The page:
Planting wildflowers

Research has found that the number of insects in the UK has decreased by 70% over the last 20 years and indeed another more recent report has found that this is also a trend in some other Western European countries.

The causes are complex, but one thing that is clear is that the diversity of wildflower species has reduced significantly in the same period because traditional meadows have been enriched for grassland, ploughed over or been poorly managed.

We are starting to address this in our meadows and recently planted 56 different species of wildflower in parts of No Man’s Meadow as well as in turf we laid in the Abbey Gardens on the river bank.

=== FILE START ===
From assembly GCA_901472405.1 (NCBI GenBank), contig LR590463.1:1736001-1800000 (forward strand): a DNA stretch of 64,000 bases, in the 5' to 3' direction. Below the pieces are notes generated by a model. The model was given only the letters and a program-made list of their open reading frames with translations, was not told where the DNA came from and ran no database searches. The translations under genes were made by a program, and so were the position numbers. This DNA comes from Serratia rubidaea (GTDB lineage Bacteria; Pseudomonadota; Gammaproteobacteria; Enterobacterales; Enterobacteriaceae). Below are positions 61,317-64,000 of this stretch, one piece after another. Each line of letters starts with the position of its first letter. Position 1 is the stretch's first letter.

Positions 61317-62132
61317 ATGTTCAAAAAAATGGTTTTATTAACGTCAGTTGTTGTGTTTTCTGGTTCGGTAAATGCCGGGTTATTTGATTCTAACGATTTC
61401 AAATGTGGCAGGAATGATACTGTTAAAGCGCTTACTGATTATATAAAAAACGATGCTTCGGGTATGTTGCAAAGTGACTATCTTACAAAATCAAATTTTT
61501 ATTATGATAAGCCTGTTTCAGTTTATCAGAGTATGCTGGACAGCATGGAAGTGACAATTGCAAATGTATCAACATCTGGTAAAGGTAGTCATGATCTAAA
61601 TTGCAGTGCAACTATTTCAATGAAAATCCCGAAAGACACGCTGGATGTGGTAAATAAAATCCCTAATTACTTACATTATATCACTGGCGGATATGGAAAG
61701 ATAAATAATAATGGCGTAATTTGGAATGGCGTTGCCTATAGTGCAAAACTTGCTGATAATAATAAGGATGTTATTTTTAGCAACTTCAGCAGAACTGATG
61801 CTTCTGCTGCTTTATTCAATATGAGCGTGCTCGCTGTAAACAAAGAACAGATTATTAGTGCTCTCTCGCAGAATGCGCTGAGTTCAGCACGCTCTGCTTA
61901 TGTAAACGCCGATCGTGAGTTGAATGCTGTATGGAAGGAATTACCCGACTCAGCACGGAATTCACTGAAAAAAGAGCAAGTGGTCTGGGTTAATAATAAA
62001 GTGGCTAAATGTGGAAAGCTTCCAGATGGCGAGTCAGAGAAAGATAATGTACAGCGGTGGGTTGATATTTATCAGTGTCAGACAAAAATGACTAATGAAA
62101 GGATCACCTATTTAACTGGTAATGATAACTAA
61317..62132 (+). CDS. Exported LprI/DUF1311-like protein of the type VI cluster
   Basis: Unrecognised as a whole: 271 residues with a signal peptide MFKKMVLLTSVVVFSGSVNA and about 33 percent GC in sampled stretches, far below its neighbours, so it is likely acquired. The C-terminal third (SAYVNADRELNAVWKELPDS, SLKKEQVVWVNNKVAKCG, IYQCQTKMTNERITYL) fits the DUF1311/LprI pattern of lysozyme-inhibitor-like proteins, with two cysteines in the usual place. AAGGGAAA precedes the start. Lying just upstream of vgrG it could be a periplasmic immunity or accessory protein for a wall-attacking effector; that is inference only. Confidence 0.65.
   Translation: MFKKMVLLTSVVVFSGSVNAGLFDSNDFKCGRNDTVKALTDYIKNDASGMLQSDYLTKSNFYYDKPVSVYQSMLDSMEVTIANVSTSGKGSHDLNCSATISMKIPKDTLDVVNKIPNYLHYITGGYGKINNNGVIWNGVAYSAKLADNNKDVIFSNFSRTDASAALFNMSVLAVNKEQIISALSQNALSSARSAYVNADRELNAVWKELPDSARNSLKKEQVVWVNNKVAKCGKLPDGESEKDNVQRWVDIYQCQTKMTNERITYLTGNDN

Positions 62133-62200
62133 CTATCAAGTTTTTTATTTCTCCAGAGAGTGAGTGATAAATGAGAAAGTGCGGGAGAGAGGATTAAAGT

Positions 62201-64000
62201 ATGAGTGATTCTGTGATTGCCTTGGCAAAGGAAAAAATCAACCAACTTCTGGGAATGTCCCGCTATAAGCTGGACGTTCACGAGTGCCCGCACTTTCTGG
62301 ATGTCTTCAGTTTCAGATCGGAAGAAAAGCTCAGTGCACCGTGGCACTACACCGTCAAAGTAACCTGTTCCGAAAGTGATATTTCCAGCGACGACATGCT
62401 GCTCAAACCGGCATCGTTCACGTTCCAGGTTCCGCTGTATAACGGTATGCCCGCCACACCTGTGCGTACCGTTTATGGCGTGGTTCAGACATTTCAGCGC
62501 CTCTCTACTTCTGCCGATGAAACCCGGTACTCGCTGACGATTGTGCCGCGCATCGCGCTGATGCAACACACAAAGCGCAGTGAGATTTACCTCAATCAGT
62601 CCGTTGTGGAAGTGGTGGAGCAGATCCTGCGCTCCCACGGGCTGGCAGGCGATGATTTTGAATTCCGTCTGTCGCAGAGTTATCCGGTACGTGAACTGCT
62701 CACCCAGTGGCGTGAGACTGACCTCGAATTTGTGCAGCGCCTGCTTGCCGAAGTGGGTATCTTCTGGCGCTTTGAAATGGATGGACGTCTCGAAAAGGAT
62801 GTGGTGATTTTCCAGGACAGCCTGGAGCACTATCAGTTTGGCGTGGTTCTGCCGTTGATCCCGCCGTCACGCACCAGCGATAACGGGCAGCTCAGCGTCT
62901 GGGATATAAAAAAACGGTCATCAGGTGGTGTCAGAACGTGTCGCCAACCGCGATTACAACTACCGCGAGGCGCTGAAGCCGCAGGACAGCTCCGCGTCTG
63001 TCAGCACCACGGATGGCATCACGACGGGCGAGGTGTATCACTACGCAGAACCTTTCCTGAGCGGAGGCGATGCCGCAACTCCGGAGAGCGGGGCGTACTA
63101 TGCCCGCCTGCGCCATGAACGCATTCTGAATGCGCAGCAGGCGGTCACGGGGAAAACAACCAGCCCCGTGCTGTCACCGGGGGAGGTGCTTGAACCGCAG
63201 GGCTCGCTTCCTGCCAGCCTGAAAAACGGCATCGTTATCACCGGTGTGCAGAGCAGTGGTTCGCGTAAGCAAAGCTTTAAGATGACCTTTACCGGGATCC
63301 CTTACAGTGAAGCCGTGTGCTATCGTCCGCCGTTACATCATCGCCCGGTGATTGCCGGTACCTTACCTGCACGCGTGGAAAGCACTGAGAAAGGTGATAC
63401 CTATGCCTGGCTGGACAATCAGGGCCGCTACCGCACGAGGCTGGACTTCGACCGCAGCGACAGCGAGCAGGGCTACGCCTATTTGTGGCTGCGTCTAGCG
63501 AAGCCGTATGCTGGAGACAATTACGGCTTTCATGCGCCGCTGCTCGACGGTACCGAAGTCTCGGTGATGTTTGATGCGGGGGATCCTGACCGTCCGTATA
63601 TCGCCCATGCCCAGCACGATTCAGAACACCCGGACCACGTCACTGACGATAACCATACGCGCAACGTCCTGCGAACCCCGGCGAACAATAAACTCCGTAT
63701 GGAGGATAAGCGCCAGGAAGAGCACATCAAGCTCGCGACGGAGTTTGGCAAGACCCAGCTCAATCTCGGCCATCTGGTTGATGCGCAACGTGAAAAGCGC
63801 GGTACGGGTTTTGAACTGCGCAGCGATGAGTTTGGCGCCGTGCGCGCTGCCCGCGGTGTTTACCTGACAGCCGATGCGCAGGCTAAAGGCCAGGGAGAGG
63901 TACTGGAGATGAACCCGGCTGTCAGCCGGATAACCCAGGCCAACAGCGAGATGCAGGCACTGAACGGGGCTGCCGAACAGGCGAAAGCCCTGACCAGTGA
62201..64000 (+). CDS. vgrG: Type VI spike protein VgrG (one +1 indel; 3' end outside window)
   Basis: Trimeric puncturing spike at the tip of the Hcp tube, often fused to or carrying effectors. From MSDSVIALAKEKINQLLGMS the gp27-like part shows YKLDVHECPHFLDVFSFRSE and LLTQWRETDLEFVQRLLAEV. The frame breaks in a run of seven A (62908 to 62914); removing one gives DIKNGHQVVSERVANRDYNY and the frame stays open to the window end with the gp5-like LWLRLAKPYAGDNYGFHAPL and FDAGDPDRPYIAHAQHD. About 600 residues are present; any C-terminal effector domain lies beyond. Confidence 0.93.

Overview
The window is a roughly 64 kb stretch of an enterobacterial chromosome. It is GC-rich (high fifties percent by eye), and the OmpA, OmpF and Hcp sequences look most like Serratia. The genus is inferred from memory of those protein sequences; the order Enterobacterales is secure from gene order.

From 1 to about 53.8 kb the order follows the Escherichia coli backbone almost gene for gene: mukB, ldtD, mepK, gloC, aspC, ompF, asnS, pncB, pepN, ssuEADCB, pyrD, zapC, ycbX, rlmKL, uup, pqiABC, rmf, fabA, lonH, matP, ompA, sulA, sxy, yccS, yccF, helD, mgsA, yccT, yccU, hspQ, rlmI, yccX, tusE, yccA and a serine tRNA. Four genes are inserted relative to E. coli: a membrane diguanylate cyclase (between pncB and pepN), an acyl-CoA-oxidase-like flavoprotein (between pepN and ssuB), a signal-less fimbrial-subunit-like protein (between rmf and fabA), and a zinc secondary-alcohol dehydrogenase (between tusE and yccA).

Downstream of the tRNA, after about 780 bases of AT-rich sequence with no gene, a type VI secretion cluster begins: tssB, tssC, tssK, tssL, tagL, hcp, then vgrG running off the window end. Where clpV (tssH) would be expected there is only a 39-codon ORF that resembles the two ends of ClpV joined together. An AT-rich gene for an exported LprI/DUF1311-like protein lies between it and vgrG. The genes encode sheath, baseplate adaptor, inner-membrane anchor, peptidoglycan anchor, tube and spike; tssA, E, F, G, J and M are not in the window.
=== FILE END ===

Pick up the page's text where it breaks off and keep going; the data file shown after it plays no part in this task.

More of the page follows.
Volunteers met at the Crankles armed with trowels and turfing tools. We took out small areas of turf to reveal bare earth and then planted mostly one species of wildflower per station. These stations will be looked after over the winter and into the spring paying attention to watering, as our autumn has been very dry so far.

We are hoping to help address the issues that arose after the cricket bat willows were taken out in the Crankles. When the ground was disturbed by taking out the trees, naturally the nettles took off, being exposed to the light after years in the shade. There are a number ways of reducing nettle dominance, but they do take patience and persistence over a number of years and we are planning to work with the Council who manage the land, to work out a solution.

One of our members, Anne Gould, has kindly produced this video of the wildflower planting project.

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